One of the mysteries of the English language finally explained.
The range within which most notes of a vocal part fall.‘the tessitura of the part is much more comfortable for a countertenor than for a soprano’‘a low tessitura’
- ‘Here, Upshaw sings the later soprano version, and is occasionally taxed by its challengingly high tessitura.’
- ‘To the Marx songs, the tessitura of which is ideally suited to her edgy soprano, she brings incomparable authority and ravishing vocalism.’
- ‘Above all, Nilon's voice is a touching and tender one, open-vowelled, never overstated, full of warmth and well abreast of high and low tessitura alike.’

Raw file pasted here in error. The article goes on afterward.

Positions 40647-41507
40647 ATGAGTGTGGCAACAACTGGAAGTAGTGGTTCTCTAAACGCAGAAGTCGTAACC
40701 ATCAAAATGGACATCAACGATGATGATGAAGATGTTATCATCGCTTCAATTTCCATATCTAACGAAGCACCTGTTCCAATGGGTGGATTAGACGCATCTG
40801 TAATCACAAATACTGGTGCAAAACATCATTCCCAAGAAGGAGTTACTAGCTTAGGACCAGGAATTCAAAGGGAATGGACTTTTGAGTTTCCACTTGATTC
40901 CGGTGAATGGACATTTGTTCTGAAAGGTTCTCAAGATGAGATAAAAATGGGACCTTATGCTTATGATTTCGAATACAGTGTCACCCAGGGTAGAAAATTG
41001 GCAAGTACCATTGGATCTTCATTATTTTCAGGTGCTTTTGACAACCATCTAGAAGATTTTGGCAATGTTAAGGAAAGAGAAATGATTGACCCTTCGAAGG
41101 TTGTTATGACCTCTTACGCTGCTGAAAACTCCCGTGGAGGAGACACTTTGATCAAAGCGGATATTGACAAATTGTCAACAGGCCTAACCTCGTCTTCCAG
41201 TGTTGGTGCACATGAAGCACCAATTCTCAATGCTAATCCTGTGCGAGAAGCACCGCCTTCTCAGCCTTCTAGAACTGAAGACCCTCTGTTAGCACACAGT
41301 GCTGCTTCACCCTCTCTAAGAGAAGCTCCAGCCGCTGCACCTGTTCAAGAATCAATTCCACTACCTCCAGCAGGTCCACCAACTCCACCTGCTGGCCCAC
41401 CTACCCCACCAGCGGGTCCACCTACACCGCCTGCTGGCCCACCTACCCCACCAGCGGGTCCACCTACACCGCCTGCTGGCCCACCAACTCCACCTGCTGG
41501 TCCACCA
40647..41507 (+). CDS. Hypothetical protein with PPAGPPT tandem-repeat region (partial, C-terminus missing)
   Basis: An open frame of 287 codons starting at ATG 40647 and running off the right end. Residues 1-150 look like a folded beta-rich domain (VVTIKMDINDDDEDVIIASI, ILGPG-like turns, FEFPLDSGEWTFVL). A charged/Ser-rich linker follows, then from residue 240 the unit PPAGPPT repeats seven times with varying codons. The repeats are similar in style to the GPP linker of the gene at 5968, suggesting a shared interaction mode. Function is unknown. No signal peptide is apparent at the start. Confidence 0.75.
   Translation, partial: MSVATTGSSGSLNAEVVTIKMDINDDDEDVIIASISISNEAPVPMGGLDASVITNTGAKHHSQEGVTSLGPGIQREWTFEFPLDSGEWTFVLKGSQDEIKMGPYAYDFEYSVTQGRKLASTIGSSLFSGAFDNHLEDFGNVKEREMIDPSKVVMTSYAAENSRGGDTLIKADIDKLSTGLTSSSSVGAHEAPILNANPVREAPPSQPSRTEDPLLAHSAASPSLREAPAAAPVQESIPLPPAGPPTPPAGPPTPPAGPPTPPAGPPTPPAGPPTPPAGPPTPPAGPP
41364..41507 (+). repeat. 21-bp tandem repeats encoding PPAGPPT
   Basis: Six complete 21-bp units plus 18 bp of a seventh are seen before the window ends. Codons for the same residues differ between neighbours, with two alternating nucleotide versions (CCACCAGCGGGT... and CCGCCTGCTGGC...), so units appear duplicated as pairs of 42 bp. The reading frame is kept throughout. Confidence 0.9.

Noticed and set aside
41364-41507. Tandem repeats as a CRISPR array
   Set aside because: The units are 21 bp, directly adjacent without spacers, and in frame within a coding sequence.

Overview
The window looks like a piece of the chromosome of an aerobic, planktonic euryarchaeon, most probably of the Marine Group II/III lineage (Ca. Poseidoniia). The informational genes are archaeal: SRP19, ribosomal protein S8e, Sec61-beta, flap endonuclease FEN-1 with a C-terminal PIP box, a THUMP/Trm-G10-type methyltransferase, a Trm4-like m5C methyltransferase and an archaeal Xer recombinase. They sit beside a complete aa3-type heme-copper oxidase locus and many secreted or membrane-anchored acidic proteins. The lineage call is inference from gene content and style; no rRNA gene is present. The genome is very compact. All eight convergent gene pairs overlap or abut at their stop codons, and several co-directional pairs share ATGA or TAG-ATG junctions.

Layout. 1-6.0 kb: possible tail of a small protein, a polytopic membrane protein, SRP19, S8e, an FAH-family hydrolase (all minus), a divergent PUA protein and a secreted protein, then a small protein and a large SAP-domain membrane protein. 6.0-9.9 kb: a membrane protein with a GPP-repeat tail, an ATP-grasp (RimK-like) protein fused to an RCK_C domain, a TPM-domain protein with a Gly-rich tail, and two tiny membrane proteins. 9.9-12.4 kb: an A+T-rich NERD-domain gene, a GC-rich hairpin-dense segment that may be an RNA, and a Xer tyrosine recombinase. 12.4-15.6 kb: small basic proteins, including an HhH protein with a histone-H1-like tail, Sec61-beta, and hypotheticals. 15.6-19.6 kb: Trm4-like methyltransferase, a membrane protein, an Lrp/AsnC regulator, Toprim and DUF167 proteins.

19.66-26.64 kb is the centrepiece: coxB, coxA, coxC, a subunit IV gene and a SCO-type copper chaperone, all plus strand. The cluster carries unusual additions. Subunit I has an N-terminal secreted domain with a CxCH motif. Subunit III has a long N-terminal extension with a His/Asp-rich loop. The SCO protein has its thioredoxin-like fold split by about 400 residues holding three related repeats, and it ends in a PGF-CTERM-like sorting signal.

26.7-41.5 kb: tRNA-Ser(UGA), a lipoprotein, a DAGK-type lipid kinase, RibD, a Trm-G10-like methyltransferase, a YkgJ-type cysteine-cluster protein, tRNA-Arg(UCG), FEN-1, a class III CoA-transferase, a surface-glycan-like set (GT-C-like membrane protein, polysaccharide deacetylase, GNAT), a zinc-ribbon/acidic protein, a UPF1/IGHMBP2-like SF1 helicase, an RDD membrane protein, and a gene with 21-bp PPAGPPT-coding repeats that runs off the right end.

- ‘Prior to her appearances in London she had specialised in singing male roles, because of her remarkably low tessitura.’
- ‘Inevitably she has to sing the role rather lightly, given its high tessitura.’
Italian, literally ‘texture’, from Latin textura (see texture).
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